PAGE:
My mom and sister still live on that side of town and it seems like that part of Ypsilanti Township continues to grow with new housing developments. As long as there’s land to be had, it’ll continue to grow. Speaking of which, I’ve heard some rumors about a potential new business development near the Buffalo Wild Wings, but you can’t believe every rumor you hear.
MARK: What’s the best Ypsi rumor you’ve ever heard?
CHRISTINE: Ha! I only share those at the Tap Room over bourbon and beers.
Here’s a story for your arsenal, though. In the early days of what we now know as Ypsilanti, town elders got into the habit of gathering regularly to enjoy a drink or two, or three, at the local watering hole. And, it would seem, these continual late nights did not go unnoticed by their wives. The town elders needed to come up with some sort of an excuse for their drunken revelry; thus the Ypsilanti Frog Killing Coalition (YFKC) was formed. You see, trenches built to connect the sawmill owned by Mark Norris with the Huron River created an island that had become overrun with frogs, which were considered to be a general nuisance to the Ypsilanti community. It was the brave men of the YFKC who took matters into their own hands and dutifully lowered the local frog population on a regular basis. Or, maybe they just continued to stay out late and have a few extra drinks at the bar. Nobody ever actually saw the YFKC in action, and you can’t find one bit of history about the organization, but that, my friend, is how Frog Island acquired its name. True story.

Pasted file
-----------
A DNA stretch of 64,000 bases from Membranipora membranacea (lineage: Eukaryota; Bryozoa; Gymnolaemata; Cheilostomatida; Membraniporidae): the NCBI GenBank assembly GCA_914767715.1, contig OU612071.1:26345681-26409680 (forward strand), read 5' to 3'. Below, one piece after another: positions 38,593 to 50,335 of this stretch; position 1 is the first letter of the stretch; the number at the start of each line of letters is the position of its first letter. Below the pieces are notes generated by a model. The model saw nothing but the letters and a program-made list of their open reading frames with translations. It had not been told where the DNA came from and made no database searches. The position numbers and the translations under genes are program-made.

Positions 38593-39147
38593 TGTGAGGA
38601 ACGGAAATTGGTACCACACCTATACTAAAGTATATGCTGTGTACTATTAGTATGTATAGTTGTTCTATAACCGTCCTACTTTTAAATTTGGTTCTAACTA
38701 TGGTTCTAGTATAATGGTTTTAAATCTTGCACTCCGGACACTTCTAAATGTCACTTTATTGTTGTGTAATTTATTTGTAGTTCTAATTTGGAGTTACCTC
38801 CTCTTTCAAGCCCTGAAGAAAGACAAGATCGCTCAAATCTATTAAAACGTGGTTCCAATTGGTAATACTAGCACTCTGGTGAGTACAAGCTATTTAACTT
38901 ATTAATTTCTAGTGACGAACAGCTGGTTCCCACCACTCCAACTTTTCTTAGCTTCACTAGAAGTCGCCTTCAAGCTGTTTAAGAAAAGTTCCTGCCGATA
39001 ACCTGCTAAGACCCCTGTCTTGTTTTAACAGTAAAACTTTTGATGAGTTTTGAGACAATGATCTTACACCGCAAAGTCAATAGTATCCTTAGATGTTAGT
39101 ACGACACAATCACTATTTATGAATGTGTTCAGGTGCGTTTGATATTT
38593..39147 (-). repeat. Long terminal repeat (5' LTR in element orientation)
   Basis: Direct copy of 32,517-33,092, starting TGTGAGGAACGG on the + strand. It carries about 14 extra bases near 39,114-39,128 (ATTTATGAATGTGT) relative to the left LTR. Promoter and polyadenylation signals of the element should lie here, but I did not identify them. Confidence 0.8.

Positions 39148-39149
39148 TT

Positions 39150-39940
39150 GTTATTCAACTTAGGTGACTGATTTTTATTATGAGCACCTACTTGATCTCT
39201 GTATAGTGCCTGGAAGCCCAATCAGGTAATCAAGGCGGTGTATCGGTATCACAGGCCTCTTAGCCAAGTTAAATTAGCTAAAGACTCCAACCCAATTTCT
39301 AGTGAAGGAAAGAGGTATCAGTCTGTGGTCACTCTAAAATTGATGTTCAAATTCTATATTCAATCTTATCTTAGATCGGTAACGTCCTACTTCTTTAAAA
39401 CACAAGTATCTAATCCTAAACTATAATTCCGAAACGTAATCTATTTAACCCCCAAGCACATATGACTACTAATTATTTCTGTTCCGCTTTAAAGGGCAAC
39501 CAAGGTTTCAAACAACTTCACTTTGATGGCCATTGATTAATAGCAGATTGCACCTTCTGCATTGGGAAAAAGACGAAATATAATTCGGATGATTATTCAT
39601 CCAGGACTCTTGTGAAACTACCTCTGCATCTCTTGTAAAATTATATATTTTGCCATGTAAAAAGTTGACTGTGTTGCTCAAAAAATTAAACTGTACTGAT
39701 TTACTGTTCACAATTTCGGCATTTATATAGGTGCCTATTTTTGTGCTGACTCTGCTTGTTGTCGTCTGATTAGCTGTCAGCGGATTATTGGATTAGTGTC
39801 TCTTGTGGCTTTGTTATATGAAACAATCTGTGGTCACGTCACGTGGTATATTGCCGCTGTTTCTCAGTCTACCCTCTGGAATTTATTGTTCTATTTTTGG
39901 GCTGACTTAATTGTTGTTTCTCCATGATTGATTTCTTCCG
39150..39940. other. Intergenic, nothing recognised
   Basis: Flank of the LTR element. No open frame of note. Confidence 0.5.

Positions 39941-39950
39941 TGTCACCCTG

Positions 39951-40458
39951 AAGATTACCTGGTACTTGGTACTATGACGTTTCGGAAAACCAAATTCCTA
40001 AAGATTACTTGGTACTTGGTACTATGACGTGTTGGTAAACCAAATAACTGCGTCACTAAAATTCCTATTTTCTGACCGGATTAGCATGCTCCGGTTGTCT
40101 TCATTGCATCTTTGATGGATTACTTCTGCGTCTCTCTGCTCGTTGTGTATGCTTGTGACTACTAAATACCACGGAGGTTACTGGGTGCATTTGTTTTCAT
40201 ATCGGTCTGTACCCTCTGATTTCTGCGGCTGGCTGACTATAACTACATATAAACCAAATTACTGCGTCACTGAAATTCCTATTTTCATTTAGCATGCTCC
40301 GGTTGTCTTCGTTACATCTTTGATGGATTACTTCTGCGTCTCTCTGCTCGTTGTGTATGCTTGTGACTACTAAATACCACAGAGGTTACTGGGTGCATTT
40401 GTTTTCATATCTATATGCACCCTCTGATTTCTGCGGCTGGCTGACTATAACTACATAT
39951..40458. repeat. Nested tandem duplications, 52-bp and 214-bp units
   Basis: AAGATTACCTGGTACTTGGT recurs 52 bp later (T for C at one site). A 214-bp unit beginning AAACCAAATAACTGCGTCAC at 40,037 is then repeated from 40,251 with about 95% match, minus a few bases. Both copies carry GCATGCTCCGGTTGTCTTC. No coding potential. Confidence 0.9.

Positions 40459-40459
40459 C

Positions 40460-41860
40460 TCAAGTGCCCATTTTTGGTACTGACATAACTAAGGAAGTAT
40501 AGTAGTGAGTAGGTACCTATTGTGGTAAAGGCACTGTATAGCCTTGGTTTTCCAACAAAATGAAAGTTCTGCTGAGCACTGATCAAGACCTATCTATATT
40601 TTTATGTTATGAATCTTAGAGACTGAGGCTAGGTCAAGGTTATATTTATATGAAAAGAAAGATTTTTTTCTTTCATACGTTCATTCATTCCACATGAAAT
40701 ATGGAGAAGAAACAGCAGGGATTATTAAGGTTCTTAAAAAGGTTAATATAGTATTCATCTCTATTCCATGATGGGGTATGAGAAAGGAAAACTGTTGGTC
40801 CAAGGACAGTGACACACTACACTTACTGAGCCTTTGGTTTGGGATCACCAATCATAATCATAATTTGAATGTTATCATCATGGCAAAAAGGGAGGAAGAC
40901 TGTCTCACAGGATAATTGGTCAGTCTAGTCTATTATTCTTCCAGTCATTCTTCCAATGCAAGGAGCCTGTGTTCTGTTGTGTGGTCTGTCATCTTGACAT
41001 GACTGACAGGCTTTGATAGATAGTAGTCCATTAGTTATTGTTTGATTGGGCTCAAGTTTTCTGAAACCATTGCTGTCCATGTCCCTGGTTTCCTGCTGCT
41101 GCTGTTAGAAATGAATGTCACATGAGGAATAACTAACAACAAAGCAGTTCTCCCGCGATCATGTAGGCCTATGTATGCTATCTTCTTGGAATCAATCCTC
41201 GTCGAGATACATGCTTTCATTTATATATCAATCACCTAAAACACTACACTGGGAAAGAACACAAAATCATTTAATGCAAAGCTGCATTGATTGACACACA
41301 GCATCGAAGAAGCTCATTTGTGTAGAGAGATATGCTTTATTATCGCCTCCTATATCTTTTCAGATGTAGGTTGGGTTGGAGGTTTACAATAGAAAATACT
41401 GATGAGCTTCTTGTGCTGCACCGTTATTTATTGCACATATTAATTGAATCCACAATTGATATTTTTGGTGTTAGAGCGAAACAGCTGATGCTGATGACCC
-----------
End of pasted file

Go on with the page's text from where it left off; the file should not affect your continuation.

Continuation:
MARK: And where are you heading off to now?
CHRISTINE: West Africa! If all goes as planned, I’m jumping on a plane the first week of October to be spirited away to the hot and humid shores of Ghana’s Gold Coast. I’m joining the Peace Corps, as part of their agriculture program in Ghana. Although I’m a little older than the median Peace Corps Volunteer (PCV), I figure better late than never… It was time for a new career move with a change of scenery and perspective.
MARK: Do you know yet what you’ll be doing?
CHRISTINE: Among other things, I’ll help develop and improve agribusiness and agriculture production practices.
MARK: Is this something that you’ve been thinking about for a while now?
CHRISTINE: Not particularly. I’d like to say it was my childhood dream to join the Peace Corps and travel the world, but it wasn’t really on my radar until I came to an impasse in my career.
MARK: What was your childhood dream?
CHRISTINE: To be a landscape architect. I know it’s not every little girl’s hobby to dream up garden plots with dogwoods and daffodils, but that’s how I spent my time as a kid. I wanted to pursue a career where I could have an impact on, and work in, the natural world. The problem was I didn’t know what that meant for me, and, for some reason, those dreams kind of slipped away the closer I came to graduating from high school.
MARK: So, what got you thinking about the Peace Corps, and revisiting this earlier vision you had for a career outside, working in nature?